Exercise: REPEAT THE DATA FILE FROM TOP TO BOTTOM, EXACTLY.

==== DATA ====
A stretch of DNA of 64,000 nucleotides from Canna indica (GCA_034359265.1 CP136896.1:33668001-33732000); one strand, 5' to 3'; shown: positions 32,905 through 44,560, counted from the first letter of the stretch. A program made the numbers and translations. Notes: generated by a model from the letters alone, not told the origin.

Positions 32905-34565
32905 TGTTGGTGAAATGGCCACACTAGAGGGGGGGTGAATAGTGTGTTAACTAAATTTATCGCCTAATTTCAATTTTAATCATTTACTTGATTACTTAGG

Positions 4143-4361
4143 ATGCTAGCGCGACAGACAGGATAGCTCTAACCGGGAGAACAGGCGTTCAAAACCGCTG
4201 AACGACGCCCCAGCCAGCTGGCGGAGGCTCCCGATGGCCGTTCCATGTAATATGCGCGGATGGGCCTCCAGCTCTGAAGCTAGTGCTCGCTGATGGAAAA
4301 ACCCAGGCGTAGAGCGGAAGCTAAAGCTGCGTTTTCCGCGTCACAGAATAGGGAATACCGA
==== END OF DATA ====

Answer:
A stretch of DNA of 64,000 nucleotides from Canna indica (GCA_034359265.1 CP136896.1:33668001-33732000); one strand, 5' to 3'; shown: positions 32,905 through 44,560, counted from the first letter of the stretch. A program made the numbers and translations. Notes: generated by a model from the letters alone, not told the origin.

Positions 32905-34565
32905 TGTTGGTGAAATGGCCACACTAGAGGGGGGGTGAATAGTGTGTTAACTAAATTTATCGCCTAATTTCAATTTTAATCATTTACTTGATTACTTAGG

Positions 4143-4361
4143 ATGCTAGCGCGACAGACAGGATAGCTCTAACCGGGAGAACAGGCGTTCAAAACCGCTG
4201 AACGACGCCCCAGCCAGCTGGCGGAGGCTCCCGATGGCCGTTCCATGTAATATGCGCGGATGGGCCTCCAGCTCTGAAGCTAGTGCTCGCTGATGGAAAA
4301 ACCCAGGCGTAGAGCGGAAGCTAAAGCTGCGTTTTCCGCGTCACAGAATAGGGAATACCGA